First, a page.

Leicester: Anti-Apartheid activism

Two white men with raised fists are standing in front of a protest banner.
  Gary Sherriff (left) and Ross Galbraith (right) outside the Granby Plastics Ltd factory protesting against an order for the South African army. By kind permission of Ross Galbraith

When

1980s

Where

Leicester

Apartheid is the system of racial segregation and discrimination which operated in South Africa from 1948 until the early 1990s. Apartheid institutionalised racial segregation in all aspects of life, securing political and economic power for the white minority of South Africa’s population.

In the 1980s, people in Leicester joined millions around the world to campaign against the racist apartheid laws in South Africa. They refused to buy South African goods and demanded that companies and governments did the same. In July 1989, campaigners Ross Galbraith and Gary Sherriff discovered the company they worked for had accepted a contract to supply goods to the South African army. They refused to work on the contract and were sacked. Their sacking led to a year-long campaign for sanctions against the apartheid system in South Africa.

No normal sport in an abnormal society.

Springbok Reception Committee protest banner, 1992

Under apartheid, sport in South Africa was racially segregated and only white South Africans were allowed in the national rugby team, the Springboks. In 1992 the Springboks toured Britain despite an international boycott of South African sport and opposition to the tour. The Springbok Reception Committee held protests wherever the team went, including Leicester. In November 1992, nine anti-apartheid activists were arrested near the Leicester Tigers’ rugby stadium as the police believed they were planning to cause criminal damage to the pitch to prevent the match from happening.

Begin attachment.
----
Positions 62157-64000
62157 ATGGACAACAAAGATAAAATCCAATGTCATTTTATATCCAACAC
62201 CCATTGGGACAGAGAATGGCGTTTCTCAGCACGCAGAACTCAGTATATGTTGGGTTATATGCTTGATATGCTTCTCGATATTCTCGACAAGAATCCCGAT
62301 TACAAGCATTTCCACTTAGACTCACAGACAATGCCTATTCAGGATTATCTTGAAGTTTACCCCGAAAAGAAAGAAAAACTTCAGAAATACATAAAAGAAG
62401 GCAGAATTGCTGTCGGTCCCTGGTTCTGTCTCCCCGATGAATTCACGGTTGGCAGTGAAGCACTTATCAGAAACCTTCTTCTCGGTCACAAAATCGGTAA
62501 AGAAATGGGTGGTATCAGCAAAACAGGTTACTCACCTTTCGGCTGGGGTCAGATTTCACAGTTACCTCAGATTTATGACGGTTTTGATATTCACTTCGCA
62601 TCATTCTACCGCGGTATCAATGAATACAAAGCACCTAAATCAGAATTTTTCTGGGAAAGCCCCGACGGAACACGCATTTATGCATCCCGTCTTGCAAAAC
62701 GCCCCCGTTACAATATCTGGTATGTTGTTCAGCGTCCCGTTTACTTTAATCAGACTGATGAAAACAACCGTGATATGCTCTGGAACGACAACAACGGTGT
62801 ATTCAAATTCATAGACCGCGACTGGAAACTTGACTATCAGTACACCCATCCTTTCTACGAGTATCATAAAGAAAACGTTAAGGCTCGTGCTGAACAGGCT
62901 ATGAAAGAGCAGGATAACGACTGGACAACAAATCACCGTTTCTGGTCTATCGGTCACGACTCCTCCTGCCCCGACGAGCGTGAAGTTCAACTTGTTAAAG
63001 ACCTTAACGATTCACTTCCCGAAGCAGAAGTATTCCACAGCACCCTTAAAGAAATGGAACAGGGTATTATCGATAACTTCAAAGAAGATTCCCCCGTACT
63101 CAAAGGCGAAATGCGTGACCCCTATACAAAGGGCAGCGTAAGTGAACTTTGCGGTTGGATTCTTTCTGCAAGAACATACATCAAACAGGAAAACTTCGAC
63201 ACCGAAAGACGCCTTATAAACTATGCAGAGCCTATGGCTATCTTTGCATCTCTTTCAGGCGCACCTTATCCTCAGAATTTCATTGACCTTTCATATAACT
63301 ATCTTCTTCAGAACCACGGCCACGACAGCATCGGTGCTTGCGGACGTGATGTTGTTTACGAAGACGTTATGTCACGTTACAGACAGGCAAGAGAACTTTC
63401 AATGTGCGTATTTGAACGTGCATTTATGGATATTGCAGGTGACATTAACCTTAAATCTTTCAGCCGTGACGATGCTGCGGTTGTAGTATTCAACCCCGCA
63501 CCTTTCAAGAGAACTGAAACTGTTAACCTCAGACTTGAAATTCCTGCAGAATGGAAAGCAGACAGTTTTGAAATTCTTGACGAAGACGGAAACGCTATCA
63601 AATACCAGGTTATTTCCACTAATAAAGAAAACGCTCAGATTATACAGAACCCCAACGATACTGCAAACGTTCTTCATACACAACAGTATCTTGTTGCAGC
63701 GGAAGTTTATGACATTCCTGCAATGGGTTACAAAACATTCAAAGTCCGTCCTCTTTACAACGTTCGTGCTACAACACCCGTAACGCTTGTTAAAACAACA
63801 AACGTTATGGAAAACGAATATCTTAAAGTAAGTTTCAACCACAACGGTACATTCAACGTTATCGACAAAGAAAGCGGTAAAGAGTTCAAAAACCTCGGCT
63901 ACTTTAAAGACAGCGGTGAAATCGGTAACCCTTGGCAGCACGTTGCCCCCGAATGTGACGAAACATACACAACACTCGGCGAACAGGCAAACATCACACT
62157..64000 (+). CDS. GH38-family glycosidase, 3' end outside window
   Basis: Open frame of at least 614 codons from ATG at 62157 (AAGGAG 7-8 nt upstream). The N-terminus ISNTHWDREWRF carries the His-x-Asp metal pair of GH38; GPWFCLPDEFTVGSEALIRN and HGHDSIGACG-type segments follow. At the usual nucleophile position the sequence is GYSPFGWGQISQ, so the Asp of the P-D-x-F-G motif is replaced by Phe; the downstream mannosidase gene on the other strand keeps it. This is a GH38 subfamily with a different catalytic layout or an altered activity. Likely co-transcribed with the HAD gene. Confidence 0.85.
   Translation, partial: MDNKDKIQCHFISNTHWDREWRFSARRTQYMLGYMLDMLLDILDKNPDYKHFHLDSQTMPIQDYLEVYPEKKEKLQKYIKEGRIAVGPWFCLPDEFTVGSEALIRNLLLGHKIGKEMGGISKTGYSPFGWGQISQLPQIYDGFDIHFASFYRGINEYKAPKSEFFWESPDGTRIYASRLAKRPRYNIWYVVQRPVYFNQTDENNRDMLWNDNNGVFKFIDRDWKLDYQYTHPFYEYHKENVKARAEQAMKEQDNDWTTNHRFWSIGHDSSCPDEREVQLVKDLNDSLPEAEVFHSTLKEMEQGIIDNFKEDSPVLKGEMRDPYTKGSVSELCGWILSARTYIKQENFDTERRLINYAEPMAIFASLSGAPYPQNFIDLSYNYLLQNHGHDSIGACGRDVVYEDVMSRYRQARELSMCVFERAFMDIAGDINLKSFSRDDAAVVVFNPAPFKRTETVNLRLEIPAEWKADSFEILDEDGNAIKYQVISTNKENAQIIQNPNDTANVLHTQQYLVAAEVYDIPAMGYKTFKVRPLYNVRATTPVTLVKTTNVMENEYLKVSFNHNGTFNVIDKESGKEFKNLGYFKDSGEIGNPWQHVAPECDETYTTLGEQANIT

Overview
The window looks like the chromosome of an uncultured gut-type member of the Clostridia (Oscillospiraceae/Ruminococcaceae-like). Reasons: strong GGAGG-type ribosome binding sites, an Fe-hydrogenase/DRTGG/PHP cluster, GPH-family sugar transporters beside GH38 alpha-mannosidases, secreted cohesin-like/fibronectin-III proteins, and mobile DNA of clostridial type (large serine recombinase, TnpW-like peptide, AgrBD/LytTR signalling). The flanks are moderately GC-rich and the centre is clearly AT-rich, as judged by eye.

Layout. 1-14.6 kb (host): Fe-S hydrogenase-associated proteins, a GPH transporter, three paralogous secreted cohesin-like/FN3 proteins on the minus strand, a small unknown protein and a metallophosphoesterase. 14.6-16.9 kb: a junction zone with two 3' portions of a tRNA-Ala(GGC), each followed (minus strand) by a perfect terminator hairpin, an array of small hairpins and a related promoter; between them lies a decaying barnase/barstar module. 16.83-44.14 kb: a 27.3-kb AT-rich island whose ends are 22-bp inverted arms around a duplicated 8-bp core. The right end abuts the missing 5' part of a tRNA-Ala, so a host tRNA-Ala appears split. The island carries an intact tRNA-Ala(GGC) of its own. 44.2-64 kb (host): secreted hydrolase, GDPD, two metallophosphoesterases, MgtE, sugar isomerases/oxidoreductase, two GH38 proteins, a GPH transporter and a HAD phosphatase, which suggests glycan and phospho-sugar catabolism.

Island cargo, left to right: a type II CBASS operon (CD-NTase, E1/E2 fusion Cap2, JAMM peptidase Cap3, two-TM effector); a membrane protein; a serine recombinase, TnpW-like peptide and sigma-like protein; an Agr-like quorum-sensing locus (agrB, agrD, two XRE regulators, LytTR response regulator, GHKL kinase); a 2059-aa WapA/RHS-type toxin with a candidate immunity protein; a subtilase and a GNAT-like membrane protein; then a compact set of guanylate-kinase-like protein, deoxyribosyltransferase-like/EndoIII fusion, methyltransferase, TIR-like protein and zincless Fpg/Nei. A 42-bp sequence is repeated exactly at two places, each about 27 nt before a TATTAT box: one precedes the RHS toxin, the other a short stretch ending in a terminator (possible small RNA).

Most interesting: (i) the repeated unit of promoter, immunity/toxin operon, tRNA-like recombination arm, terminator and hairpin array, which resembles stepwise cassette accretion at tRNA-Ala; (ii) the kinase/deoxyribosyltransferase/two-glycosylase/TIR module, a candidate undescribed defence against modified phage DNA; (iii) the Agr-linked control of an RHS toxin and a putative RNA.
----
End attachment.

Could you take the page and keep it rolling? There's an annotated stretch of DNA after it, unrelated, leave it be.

A banner with the message “Springbok reception committee. Boycott apartheid. Put the racist Springboks on the first plane home. No normal sport in an abnormal society.”
A banner made as part of a campaign to stop the tour of Britain by the South African national rugby team, the Springboks, in 1992. By kind permission of Ross Galbraith

Content by Gavin Brown.

These are examples of nonviolent direct action that were part of a sanctions movement that aimed both to embarrass and isolate the South African regime and harm its economy. Why do you think these tactics were so successful? The Tactics section of our website www.economicinjustice.org.uk shows a range of tactics used by the Anti-apartheid Movement, the Campaign Against the Arms Trade and others. What actions could be successful in drawing attention to human rights abuses and injustice in another country, and would you consider taking such action?

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